|Russell John Dumas|
|Born||17 January 1887
Mount Barker, South Australia
|Died||10 August 1975
Albany, Western Australia
|Education||University of Adelaide|
|Engineering discipline||Civil engineering|
|Significant projects||Canning Dam, Harvey Weir, Wellington Dam|
|Significant awards||Peter Nicol Russell Award (1952)
Dumas was born in Mount Barker, South Australia second of five children of Charles M. R. Dumas (1851–1935), who founded the Mount Barker Courier newspaper. Dumas attended Prince Alfred College and completed a Bachelor of Engineering at the University of Adelaide.
Dumas started work as a draughtsman in the Engineer-in-Chief's Department in 1910, then became a drainage-works designer at Naracoorte. Dumas enlisted in the Australian Imperial Force in 1916, and served on the Western Front in France from 1917–1918. He became lieutenant and was wounded twice; his service ended on 16 November 1919.
Dumas returned to his job at Naracoorte, and was promoted to resident engineer in 1923. In 1925, Dumas and his family moved to Western Australia where he joined the Metropolitan Water Supply, Sewerage and Drainage Department. There he directed the construction of the Churchman Brook Dam, Drakesbrook/Waroona and Wellington dams; the raising of Harvey weir; and the extension of the irrigation areas in Collie and Harvey.
In 1932, he was chair of the Institution of Engineers' Perth division. In 1934, Dumas became chief engineer at the Metropolitan Water Supply, Sewerage and Drainage Department and led the design and construction of the Canning, Samson Brook and Stirling dams. At 45 metres tall, Stirling Dam was Australia's highest earthen dam.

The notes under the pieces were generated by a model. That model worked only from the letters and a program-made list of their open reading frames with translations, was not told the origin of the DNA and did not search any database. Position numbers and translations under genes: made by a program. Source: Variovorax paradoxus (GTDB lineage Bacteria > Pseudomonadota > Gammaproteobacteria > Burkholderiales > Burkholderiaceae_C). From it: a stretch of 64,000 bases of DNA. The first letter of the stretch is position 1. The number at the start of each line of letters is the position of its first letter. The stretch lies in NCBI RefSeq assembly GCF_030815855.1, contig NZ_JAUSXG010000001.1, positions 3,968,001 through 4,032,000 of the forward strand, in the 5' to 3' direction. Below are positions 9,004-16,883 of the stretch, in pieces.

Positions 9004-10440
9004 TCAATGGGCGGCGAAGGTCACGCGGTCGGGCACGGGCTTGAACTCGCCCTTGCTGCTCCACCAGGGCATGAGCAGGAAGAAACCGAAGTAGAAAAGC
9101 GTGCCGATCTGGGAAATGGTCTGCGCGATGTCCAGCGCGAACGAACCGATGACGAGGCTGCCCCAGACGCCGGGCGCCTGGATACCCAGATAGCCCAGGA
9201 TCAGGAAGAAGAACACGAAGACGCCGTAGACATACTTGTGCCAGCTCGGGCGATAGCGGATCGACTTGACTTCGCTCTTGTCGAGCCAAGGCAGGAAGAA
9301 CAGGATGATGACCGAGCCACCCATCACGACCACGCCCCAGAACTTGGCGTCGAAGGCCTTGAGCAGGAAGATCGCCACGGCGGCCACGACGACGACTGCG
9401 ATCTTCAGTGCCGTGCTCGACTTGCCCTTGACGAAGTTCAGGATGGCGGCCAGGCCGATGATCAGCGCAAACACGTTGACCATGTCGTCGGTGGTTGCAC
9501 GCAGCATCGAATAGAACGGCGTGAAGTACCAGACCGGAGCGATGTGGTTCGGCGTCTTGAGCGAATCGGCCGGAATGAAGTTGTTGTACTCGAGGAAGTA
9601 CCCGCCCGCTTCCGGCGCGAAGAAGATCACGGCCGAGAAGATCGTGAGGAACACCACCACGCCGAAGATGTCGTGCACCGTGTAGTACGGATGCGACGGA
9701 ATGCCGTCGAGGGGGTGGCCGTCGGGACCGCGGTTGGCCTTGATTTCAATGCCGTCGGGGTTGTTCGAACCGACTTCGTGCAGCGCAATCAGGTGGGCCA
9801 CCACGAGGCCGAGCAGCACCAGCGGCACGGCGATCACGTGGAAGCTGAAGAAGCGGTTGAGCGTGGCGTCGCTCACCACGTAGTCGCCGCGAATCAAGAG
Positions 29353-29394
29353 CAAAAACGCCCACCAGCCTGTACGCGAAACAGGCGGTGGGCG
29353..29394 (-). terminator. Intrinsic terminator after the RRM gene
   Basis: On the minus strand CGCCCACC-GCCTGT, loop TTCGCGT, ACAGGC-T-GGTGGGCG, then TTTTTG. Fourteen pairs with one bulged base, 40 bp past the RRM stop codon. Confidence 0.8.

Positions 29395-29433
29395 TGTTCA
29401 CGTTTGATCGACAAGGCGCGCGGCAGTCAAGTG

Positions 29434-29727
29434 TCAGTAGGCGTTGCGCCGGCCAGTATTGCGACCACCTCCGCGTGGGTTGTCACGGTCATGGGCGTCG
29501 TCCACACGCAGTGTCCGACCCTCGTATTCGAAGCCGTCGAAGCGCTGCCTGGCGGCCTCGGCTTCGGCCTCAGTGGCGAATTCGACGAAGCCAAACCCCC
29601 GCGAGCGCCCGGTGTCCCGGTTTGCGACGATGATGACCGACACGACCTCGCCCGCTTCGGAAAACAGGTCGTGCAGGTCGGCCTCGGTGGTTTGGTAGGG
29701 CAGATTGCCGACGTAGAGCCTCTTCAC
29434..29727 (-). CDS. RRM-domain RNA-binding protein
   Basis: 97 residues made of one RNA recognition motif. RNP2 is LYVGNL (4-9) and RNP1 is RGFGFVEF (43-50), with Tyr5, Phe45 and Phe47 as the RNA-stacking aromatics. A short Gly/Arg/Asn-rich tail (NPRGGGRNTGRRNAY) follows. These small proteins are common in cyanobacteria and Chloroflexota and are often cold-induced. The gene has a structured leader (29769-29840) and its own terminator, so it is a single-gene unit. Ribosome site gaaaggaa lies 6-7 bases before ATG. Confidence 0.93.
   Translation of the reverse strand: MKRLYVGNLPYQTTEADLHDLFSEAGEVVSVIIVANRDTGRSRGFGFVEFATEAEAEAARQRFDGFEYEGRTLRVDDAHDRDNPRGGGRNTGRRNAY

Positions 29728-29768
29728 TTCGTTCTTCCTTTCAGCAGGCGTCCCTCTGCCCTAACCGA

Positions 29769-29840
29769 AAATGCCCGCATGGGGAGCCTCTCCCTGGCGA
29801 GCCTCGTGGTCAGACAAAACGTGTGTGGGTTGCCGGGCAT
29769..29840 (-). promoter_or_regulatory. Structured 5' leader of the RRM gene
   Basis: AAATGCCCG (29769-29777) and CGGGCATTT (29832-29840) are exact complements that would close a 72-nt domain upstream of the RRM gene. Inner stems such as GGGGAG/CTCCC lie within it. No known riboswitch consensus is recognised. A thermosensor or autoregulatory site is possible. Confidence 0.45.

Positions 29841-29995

Dumas became the head of engineering at the Public Works Department in 1941. He proposed a water supply scheme for the Wheatbelt region that involved raising Mundaring Weir and Wellington Dam. Dumas negotiated with the Federal government and obtained funding for the project. He was also involved in the Ord River Scheme from early on.
Dumas was responsible for extensive land development in the district governed by the Albany Zone Development Committee, and negotiated the establishment of an oil refinery, steel rolling mill and cement works at Kwinana. In 1952 he reached normal retirement age, but as the Kwinana development was still being completed, the Government employed Dumas with additional power and status to oversee the completion of the project. Dumas retired in December 1953.
After retirement, Dumas joined the Weld Club, became director of several companies and was an advisor to Sir Charles Court. In the 1960s, Dumas took part in the campaign to save The Barracks Arch, the former home of the Public Works Department, from demolition.
- Companion of the Most Distinguished Order of St Michael and St George, 1950.
- Knight Bachelor, 1959.
- Knight Commander of the Most Excellent Order of the British Empire, 1964.
- Honorary Member of the Institution of Engineers, Australia, 1966.
- The Russell Dumas Medal is awarded to the top engineering student each year at the University of Western Australia.
- Dumas House, a State government office building, is named in his honour.
- A bronze plaque with Dumas's name was laid in the footpath of St Georges Terrace, Perth as part of the WAY 1979 celebrations to commemorate 150 notable figures in Western Australia's history.
- Lenore Layman (1996). "Dumas, Sir Russell John (1887–1975)". Australian Dictionary of Biography. MUP. pp. 46–47. Retrieved 26 November 2009.
- Another son, Sir Lloyd Dumas (1891–1973) was an even more influential newspaperman.
- Le Page, J.S.H. (1986). Building a State: the Story of the Public Works Department of Western Australia 1829–1985. Leederville, WA: Water Authority of Western Australia. pp. 90–91,529–531. ISBN 0-7244-6862-5.
- "Engineers Australia". Archived from the original on 19 November 2007. Retrieved 11 December 2007.